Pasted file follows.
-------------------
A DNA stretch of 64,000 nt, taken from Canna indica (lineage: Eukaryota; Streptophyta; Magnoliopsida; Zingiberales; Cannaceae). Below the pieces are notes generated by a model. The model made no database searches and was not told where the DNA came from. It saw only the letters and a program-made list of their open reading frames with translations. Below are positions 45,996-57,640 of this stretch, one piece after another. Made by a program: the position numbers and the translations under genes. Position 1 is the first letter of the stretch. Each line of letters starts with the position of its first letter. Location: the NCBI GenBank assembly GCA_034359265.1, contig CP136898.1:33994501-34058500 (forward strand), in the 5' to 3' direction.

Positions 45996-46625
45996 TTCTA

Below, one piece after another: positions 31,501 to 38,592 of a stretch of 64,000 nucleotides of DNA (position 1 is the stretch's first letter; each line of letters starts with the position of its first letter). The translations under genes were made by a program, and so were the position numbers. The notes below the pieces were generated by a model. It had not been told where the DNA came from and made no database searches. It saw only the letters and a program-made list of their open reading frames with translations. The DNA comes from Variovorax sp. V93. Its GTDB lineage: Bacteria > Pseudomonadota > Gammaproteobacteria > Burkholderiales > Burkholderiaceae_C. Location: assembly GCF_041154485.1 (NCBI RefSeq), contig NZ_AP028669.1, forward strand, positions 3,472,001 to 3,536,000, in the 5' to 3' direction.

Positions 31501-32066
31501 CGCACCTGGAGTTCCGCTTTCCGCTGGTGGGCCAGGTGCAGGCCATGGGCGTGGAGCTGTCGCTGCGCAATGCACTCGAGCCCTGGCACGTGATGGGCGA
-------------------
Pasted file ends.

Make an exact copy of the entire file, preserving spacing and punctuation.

A DNA stretch of 64,000 nt, taken from Canna indica (lineage: Eukaryota; Streptophyta; Magnoliopsida; Zingiberales; Cannaceae). Below the pieces are notes generated by a model. The model made no database searches and was not told where the DNA came from. It saw only the letters and a program-made list of their open reading frames with translations. Below are positions 45,996-57,640 of this stretch, one piece after another. Made by a program: the position numbers and the translations under genes. Position 1 is the first letter of the stretch. Each line of letters starts with the position of its first letter. Location: the NCBI GenBank assembly GCA_034359265.1, contig CP136898.1:33994501-34058500 (forward strand), in the 5' to 3' direction.

Positions 45996-46625
45996 TTCTA

Below, one piece after another: positions 31,501 to 38,592 of a stretch of 64,000 nucleotides of DNA (position 1 is the stretch's first letter; each line of letters starts with the position of its first letter). The translations under genes were made by a program, and so were the position numbers. The notes below the pieces were generated by a model. It had not been told where the DNA came from and made no database searches. It saw only the letters and a program-made list of their open reading frames with translations. The DNA comes from Variovorax sp. V93. Its GTDB lineage: Bacteria > Pseudomonadota > Gammaproteobacteria > Burkholderiales > Burkholderiaceae_C. Location: assembly GCF_041154485.1 (NCBI RefSeq), contig NZ_AP028669.1, forward strand, positions 3,472,001 to 3,536,000, in the 5' to 3' direction.

Positions 31501-32066
31501 CGCACCTGGAGTTCCGCTTTCCGCTGGTGGGCCAGGTGCAGGCCATGGGCGTGGAGCTGTCGCTGCGCAATGCACTCGAGCCCTGGCACGTGATGGGCGA